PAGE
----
Imagine taking the Wheel of Time books and condensing then down to a ninety minute movie. What if Game of Thrones was told in such a short amount of time? Stephen King painted a magnificent landscape with The Dark Tower books, which the film only allows brief glimpses. Unfortunately, the majesty and splendor that made these books great is lost in the translation. It just didn’t feel like the beginning of a fantasy epic. Instead, it was a fun and fast-paced romp that serves as an introduction to this universe. In short, it felt very watered down. I understand that you can’t put everything from the book into the movie, but when you cut the best bits you are really doing a disservice to the tried and true fans.
The movie does boast some decent special effects. I especially loved the scenes of Roland shooting his guns, particularly watching him reload them in the blink of an eye. There’s also a great scene where the Gunslinger saves Jake from being kidnapped by listening closely during a major attack on a village and firing a single shot right on target at the bad guy. There was some real Jedi shit going on there!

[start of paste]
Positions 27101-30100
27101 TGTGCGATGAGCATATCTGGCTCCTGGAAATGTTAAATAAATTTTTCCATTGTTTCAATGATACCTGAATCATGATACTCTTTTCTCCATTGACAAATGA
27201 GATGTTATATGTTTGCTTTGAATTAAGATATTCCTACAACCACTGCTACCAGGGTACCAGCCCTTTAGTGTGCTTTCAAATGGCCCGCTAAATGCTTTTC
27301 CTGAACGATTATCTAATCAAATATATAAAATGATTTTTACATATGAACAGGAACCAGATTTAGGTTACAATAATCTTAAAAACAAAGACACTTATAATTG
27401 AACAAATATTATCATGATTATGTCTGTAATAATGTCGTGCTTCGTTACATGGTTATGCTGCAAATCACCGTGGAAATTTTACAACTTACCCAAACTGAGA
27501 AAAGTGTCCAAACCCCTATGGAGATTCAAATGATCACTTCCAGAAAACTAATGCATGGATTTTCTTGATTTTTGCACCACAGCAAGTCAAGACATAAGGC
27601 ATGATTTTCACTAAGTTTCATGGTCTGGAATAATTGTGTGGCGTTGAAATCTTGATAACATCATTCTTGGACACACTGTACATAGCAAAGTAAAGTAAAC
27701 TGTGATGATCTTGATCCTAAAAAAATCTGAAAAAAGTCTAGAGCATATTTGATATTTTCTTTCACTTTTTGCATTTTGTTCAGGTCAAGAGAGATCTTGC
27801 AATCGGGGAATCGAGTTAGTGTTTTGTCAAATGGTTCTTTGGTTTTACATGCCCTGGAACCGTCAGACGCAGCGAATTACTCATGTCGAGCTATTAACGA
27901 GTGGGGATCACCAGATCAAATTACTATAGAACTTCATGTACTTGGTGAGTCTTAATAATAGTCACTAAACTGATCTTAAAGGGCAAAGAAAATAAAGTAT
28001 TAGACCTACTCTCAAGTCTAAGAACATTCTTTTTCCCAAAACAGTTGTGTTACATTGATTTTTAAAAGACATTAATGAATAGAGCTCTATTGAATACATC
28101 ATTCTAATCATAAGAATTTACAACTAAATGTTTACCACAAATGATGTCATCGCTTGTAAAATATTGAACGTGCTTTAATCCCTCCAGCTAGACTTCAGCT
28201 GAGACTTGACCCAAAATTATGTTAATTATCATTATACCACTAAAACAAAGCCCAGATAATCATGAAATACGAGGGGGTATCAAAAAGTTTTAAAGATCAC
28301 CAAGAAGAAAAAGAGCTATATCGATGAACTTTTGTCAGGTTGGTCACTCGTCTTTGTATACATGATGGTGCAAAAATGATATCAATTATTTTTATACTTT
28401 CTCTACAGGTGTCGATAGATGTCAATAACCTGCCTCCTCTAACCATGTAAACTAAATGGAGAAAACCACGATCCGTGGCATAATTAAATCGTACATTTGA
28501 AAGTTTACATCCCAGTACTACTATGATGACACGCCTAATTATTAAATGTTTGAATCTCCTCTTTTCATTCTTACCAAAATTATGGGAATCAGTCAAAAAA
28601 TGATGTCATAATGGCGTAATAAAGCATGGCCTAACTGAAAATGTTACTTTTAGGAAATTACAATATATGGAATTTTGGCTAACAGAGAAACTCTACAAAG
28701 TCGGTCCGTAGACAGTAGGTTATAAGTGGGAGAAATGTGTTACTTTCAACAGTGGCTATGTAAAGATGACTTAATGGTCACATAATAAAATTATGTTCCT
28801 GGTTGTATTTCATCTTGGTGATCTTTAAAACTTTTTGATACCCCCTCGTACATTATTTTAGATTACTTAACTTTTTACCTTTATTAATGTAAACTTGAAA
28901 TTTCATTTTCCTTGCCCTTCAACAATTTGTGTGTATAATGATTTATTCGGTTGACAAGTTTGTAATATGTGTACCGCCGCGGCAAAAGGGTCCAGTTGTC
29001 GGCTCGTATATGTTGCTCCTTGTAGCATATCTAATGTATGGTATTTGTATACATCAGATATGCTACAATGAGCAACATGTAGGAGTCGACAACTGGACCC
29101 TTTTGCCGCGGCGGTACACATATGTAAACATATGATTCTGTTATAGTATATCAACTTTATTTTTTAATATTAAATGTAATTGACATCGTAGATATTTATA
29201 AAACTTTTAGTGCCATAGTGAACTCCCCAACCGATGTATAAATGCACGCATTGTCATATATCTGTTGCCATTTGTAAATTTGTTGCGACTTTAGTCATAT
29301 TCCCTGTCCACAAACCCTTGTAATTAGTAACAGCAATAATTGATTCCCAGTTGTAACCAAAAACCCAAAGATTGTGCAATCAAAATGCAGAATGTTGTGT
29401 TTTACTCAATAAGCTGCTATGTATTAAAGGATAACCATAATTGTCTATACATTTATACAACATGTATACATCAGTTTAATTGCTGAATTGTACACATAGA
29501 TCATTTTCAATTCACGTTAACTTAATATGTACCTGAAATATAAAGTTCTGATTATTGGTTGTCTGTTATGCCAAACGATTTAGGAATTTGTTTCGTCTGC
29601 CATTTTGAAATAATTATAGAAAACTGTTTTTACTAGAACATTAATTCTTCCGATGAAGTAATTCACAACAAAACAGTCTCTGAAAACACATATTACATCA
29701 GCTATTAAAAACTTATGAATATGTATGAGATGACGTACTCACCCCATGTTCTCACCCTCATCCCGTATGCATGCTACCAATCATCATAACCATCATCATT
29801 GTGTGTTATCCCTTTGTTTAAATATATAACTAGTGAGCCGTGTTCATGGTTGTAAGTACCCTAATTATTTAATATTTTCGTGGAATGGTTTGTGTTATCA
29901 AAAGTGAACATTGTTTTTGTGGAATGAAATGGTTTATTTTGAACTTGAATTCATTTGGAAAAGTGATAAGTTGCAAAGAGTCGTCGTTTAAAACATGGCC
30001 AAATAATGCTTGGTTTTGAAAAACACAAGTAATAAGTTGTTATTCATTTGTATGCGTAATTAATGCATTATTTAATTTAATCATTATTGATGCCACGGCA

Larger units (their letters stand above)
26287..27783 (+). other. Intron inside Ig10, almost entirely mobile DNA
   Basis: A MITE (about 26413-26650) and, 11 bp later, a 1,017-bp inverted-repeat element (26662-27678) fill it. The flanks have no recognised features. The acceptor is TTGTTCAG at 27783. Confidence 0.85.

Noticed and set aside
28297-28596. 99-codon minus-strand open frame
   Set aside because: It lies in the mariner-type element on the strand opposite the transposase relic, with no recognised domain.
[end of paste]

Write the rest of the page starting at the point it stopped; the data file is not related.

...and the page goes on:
When Roland enters our version of Earth, it is mostly played up for laughs. Overall it works, and didn’t wear out its welcome. However, by this point we are almost to the end of the movie. The last act felt extremely rushed as if the director realized he wasn’t watching the clock and said “we need to wrap this up now!” I think with a slightly longer running time, this last part might not have felt so empty.